Catching Kareem

By Neil Rangwani

With opening night for the NBA regular season one week away, one storyline that isn’t getting much attention is Kobe Bryant’s pursuit of greatness. Already one of the greatest players of all time, Kobe enters this season with five championships, two Finals MVP Awards, a regular season MVP Award, fifteen All-NBA selections, two scoring championships, and innumerable comparisons to the G.O.A.T. However, one often overlooked career milestone is total points, in which Kobe is fourth, all-time, with 31,700 career points. The all-time leader, of course, is Kareem Abdul-Jabbar, with 38,387 points. With no top-tier teammates this year and in the foreseeable future to share the ball with, Kobe is uniquely positioned to make a run at the points record.

However, this past season certainly did not go according to plan for Kobe, who played in only 6 games as he recovered from injury. Now 35 years old, with 18 NBA seasons under his belt, and still recovering from a series of injuries, popular opinion is that Kobe’s chances of catching Kareem are slim. After reading this article, I decided to analyze Kobe’s chances of catching Kareem.

For reference, here’s a table of some of the top scorers in NBA history:


Although Kobe is pretty far from Kareem, he’s closing in on Michael Jordan, so I added Jordan’s 32,392 points as a benchmark in the analysis. I’ve also included some of the other leading scorers in the NBA: LeBron James, Carmelo Anthony, and Kevin Durant, to see if they have any chance of reaching the upper echelon of NBA scorers.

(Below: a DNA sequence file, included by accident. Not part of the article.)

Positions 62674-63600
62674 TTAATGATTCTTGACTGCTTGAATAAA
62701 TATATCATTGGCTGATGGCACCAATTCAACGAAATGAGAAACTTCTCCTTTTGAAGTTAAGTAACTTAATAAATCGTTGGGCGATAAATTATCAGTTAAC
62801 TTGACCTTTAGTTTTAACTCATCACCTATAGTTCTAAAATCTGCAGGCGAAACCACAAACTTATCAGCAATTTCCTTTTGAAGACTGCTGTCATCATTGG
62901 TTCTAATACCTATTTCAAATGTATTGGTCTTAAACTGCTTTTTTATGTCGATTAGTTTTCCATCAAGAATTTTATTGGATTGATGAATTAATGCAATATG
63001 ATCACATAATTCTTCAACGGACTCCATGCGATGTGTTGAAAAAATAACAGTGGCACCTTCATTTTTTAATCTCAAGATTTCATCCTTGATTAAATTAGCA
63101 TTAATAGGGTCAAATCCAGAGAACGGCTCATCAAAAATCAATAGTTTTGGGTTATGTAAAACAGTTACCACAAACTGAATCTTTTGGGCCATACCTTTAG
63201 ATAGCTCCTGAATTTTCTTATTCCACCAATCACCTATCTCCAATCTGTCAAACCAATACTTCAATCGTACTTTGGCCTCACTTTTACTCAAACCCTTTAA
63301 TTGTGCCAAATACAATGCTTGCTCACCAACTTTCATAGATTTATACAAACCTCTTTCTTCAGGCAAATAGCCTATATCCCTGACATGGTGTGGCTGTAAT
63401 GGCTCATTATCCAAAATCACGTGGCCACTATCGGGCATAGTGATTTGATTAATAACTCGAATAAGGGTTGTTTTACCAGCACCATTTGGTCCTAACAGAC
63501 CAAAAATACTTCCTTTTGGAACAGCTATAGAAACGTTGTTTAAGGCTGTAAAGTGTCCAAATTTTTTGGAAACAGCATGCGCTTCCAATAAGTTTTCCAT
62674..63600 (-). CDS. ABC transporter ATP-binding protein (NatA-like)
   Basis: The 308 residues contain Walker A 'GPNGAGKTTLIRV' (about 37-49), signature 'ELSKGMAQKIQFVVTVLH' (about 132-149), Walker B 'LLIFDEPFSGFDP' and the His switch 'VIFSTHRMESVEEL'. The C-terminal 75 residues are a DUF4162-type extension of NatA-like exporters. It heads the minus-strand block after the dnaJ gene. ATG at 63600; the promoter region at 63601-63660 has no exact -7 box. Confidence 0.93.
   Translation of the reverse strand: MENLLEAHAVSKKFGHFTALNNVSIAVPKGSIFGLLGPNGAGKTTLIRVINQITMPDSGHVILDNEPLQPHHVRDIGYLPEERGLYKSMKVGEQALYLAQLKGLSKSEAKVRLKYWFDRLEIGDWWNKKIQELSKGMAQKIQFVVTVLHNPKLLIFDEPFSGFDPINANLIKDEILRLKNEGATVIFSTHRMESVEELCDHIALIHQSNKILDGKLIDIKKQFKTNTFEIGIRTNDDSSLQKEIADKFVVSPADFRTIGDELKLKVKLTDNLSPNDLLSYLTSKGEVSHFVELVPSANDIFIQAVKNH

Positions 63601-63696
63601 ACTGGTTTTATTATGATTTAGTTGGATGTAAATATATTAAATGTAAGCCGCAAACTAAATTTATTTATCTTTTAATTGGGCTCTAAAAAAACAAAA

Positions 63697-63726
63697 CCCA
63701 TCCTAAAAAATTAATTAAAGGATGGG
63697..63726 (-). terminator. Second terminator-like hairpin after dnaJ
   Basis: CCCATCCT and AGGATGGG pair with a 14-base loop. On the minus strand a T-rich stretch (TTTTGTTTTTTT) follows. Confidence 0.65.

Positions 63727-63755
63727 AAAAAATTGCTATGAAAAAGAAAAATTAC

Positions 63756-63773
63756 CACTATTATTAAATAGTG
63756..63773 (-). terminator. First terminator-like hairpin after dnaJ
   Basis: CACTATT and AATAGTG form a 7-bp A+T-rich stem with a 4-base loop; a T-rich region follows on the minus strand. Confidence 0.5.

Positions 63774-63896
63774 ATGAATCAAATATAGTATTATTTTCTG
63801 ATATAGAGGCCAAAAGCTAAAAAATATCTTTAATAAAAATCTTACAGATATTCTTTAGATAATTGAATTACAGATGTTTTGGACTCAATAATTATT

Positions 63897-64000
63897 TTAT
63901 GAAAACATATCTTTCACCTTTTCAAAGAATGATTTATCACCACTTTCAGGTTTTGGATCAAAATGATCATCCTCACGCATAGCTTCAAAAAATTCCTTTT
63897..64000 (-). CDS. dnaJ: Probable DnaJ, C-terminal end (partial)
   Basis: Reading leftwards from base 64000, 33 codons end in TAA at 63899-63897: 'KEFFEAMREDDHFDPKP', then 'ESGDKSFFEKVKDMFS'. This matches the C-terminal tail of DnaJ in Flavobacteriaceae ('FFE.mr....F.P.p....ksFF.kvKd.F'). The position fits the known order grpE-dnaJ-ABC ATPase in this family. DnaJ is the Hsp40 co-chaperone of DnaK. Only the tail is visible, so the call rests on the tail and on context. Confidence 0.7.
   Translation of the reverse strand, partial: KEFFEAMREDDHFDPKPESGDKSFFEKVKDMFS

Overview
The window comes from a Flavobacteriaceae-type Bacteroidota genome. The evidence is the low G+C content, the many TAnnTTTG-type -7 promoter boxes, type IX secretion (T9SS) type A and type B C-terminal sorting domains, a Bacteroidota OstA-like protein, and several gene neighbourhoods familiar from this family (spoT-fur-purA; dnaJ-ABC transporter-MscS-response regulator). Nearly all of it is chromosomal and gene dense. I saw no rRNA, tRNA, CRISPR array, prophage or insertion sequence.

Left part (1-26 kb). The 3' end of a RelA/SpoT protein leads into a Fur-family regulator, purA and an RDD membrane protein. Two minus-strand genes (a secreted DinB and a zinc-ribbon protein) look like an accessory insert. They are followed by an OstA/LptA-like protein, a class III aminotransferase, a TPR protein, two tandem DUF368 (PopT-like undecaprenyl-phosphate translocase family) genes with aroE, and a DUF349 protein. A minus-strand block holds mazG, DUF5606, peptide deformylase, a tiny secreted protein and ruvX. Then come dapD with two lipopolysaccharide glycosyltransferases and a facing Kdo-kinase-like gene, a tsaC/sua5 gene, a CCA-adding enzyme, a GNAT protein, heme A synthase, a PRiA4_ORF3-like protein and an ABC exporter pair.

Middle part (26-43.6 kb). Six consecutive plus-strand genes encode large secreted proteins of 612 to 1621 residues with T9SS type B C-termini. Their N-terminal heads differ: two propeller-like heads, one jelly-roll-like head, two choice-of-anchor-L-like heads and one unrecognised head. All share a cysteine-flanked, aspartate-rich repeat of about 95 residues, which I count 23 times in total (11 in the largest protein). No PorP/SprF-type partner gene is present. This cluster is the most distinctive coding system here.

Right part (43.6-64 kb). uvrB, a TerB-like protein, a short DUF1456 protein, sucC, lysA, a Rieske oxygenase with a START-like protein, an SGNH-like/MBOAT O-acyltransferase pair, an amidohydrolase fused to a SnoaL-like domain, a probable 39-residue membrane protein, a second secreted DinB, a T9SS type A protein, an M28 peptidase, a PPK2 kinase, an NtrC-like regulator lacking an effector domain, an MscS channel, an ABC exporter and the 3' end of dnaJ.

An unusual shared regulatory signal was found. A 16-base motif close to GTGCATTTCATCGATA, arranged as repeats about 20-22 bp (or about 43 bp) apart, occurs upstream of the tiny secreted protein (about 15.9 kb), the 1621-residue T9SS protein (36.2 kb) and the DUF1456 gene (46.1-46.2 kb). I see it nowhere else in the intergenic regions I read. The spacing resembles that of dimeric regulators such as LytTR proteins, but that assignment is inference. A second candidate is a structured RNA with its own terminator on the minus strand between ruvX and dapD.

First, we’ll calculate how many points per game (PPG) each of the active players would need from this point on to reach Kareem and MJ’s numbers. The biggest assumption in this calculation was the number of seasons they’d play. So, I made a table of how many PPG each player would need to catch Kareem, based on number of seasons played.


In this table, red represents a scoring average that’s greater than the player’s current average, yellow represents an average that’s 90% of the player’s current average, and green represents an average that’s less than 90% of their current average. The reasoning behind that is that players tend to score less as they age, which we’ll come to soon.

Taking a closer look at that table, it’s not that far-fetched that LeBron or Durant reach Abdul-Jabbar’s record. If they play 19 or 20 seasons at a high level, they’ll at least come close. However, while plausible, it’s very unlikely that either will play for so long at such a level. It seems even more unlikely that Kobe will reach the record, as he’d need to average 41 PPG to do it playing two more seasons, and it doesn’t seem that his body will hold up longer than that. However, to account for the case where Kobe continues playing past the next two years, I extended the analysis, with the results below:


This graph essentially shows how hard it will be for Kobe to catch Kareem. We see that this is a plot of Min PPG = [(38,387 – 31,700) / 82] / (Seasons – 18). This behaves similarly to the inverse function y = 1/x, so we see that the Minimum PPG decreases quickly at first, and more slowly as the number of seasons increases. To move from the realm of math to basketball, it’s important to keep in mind that the only players to play more than 20 seasons are Kevin Willis and Robert Parish, who each played 21. If Kobe reaches 21 seasons, he’ll need to average 27.18 PPG for 82 games from here on out to catch Kareem, an incredibly unlikely result.

It is almost impossible that Kobe will break Kareem’s record at this point. However, reaching Michael Jordan’s 32,292 points is also a huge achievement, and one that’s much more attainable. Currently only 592 points behind, Kobe can easily reach that target by averaging a little over 7 PPG next season if he plays all 82 games. That milestone also seems to be in reach for LeBron, Melo, and KD, due to the fact that Michael Jordan only played 15 seasons.